Election phases: Gandhi stronghold under siege

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Ashok Malik

Australia India Institute


Rahul Gandhi and his sister, Priyanka Vadra, campaigning in the family's seat of Amethi.


As campaigning ended for the eighth and penultimate phase of polling in India’s general election, the focus was on Amethi – the Gandhi family seat.


An impoverished district in eastern Uttar Pradesh, among the poorest in India, Amethi is the parliamentary constituency of Rahul Gandhi, vice-president of the ruling Congress Party. Gandhi has represented Amethi for 10 years. Before him, his mother, father and late uncle have been MPs from Amethi. In 2009, he won by 370,000 votes, indicating the strength of the family’s – and the Congress’ – grip.


On May 5, in the final hours of canvassing, Narendra Modi arrived in Amethi to address the biggest political meeting the BJP has ever managed in the constituency. That the meeting took place at all was telling. It demonstrated Modi’s challenge to the Congress and to the Nehru-Gandhi dynasty.


Criticising Rahul Gandhi and his sister, Priyanka Vadra, who has been campaigning for her brother, as well their political legacy, Modi argued that Amethi and its voters had got little reward for their loyalty to the Congress. Social indices, job creation, infrastructure and education were in a mess. Indeed Amethi was lagging behind many peer districts.


This direct assault on what has hitherto been an impregnable fortress for the Nehru-Gandhi family served two purposes. First, it made Amethi the most watched of the 64 seats – across seven states – voting today (May 7). Second, expectations of a big public meeting and a grand speech ensured television cameras were at the venue, thus giving Modi a national audience at an opportune time, just as campaigning closed.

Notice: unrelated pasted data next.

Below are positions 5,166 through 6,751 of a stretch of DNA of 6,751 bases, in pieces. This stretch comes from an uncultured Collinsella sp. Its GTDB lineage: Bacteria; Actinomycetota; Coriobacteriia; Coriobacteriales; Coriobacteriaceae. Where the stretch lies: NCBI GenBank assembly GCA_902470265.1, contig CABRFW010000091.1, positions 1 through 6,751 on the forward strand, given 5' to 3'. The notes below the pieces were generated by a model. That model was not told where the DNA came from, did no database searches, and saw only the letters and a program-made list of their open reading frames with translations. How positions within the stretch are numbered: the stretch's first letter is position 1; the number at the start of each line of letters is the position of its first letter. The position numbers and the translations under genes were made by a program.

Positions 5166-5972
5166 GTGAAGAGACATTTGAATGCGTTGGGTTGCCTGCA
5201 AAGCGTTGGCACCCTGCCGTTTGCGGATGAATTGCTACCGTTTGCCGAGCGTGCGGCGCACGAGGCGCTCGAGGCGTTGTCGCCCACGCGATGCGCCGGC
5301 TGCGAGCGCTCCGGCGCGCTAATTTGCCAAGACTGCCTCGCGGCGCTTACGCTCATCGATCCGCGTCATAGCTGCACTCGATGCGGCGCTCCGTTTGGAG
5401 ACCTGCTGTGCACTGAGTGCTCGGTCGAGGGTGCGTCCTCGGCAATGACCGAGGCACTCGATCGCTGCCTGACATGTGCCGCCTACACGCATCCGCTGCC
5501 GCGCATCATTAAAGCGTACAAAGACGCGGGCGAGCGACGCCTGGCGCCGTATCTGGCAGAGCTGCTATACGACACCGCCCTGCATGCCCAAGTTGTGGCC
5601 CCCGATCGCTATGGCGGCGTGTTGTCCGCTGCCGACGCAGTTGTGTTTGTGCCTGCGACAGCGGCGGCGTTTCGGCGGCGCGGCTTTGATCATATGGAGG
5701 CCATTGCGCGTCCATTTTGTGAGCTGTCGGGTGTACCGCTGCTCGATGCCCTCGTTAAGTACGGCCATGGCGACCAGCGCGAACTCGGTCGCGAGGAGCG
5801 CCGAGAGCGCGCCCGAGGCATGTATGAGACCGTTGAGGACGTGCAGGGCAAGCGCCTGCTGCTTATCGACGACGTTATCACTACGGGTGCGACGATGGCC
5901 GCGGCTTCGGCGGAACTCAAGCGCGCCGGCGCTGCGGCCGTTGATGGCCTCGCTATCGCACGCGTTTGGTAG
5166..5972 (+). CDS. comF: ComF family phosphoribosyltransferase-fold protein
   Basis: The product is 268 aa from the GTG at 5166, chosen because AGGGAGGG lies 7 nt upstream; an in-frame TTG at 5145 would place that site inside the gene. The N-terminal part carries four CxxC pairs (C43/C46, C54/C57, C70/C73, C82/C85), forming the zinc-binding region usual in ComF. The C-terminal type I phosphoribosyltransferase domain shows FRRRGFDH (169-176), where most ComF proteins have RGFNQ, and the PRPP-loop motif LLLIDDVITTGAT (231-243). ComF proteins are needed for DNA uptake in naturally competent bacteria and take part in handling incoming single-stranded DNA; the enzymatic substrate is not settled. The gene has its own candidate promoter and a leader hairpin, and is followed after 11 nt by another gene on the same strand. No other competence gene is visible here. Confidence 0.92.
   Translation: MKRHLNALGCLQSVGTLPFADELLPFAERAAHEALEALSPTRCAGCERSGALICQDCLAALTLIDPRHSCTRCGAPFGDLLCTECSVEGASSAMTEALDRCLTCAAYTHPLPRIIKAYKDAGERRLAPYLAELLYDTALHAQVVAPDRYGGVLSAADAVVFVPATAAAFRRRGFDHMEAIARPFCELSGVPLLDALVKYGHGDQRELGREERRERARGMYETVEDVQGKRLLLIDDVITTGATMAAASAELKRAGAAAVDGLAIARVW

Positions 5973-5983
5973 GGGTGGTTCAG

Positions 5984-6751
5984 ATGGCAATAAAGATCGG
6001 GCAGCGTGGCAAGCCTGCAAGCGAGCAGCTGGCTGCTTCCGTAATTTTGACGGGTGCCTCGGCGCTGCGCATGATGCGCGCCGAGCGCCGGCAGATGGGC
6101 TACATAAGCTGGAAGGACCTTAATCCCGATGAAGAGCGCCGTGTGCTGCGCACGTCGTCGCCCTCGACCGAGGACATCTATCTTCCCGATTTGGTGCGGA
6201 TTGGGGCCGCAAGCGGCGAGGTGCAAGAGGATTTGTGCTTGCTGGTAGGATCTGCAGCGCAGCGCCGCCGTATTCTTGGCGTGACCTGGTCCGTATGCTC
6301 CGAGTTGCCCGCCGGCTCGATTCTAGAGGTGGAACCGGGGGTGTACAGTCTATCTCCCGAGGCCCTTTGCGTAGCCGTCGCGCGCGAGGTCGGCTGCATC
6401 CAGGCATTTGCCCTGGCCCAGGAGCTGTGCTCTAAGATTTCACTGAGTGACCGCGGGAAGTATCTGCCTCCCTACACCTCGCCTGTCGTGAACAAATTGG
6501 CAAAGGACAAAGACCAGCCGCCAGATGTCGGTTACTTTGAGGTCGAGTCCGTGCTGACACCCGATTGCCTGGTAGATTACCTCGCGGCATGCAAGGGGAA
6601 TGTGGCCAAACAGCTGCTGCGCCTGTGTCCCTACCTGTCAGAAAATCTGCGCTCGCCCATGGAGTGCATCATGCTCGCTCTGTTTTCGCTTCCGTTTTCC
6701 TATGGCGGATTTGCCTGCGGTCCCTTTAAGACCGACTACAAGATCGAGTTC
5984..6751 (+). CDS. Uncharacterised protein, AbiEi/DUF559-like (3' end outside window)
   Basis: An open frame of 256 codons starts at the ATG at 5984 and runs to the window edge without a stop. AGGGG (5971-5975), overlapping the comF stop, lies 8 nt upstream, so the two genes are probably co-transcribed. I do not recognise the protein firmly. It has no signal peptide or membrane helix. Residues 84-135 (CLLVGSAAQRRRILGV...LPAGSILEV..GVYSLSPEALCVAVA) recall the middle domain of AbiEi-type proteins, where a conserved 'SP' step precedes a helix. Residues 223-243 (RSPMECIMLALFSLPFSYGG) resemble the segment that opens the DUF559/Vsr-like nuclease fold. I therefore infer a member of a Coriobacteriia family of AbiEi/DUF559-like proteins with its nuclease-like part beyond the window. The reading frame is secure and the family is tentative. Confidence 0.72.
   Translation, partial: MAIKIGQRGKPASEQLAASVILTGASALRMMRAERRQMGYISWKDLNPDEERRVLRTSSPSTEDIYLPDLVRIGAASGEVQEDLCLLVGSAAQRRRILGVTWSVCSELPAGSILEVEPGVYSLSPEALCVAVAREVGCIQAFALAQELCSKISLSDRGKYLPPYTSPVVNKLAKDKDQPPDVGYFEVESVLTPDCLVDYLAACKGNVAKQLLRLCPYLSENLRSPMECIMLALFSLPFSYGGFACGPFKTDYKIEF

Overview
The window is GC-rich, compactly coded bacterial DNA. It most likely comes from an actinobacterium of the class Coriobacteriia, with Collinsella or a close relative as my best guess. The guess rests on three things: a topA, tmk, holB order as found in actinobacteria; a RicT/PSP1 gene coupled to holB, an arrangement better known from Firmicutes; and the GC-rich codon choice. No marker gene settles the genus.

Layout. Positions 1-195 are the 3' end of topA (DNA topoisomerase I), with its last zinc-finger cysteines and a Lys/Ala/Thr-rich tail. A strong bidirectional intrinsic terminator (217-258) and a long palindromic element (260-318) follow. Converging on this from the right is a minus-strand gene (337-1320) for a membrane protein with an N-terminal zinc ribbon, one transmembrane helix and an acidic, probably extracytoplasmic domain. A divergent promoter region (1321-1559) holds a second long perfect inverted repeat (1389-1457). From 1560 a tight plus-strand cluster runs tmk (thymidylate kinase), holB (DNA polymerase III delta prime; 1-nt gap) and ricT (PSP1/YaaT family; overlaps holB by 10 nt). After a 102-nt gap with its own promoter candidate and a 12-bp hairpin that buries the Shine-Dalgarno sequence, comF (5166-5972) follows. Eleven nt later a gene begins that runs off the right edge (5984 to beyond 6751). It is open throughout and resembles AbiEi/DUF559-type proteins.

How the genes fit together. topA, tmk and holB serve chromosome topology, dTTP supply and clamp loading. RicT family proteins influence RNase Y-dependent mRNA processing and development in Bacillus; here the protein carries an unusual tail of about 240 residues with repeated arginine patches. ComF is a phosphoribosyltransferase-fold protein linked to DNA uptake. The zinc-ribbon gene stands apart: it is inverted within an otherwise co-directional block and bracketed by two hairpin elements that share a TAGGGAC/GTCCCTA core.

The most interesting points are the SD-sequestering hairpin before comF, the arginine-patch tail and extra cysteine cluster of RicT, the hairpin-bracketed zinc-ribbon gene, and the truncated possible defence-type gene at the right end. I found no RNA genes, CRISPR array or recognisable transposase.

The shrewd manner in which the BJP’s prime ministerial candidate has used news television as a force multiplier has been one of this election’s innovations. At key moments, he has created a blockbuster media magnet to ensure the cameras are on him and his pictures and words are streaming live to drawing rooms all over India.


Back on April 7, the first day of the five weeks of phased polling now coming to an end, the BJP released its election manifesto. Strictly speaking, this should have happened before that date. On April 24, as other constituencies voted, Modi filed his nomination papers in Varanasi, travelling across the city in a massive show of political mobilisation. Both events got blanket television coverage.


The Amethi public meeting followed the same principle. While located there, speaking to the crowd gathered and attacking Rahul Gandhi’s performance as a constituency MP, Modi had one eye on another region, far, far away: Seemandhra, on the southern coast of India.


In 2009, the state of Andhra Pradesh was instrumental in the Congress winning power. It gave 33 of its 42 seats to the party, and helped the Congress reach a plurality of 206 seats (of 543) in the Lok Sabha (the Lower House of the Indian Parliament).


Earlier this year, Andhra Pradesh was divided into two daughter states: Telangana and Seemandhra. The partition, which will be formalised only on June 1, followed a period of political and social ferment. This was blamed substantially on the Congress-led government in New Delhi.


The 25 parliamentary constituencies and 175 constituencies of the state legislature of Seemandhra vote today. Plainly the Congress is in trouble and the battle is between the YSR Congress, a breakaway party headed by the son of a former Congress chief minister, and an alliance of the Telugu Desam Party and the BJP.


A rich harvest of seats in Seemandhra would be of big help to Modi. That is why, in his Amethi speech, he referred to two late politicians from Andhra Pradesh: T. Anjaiah and former prime minister P.V. Narasimha Rao.


He spoke of how Rahul Gandhi’s father Rajiv had publicly humiliated Anjaiah in the 1980s, in an incident that had left the veteran politician weeping. Next Modi referred to Sonia Gandhi, Rahul’s mother, snubbing Rao even in his death.


In doing this, Modi combined his appeal to Amethi – the most high-profile constituency voting today – with his outreach to Seemandhra, which has the largest bloc of seats up for grabs.


He also re-emphasised what has become an essential verity of this election campaign – in India’s hyper-televised democracy, there is now no such thing as a local speech. All politics is, or can be made, national. All you need to do is attract the television cameras.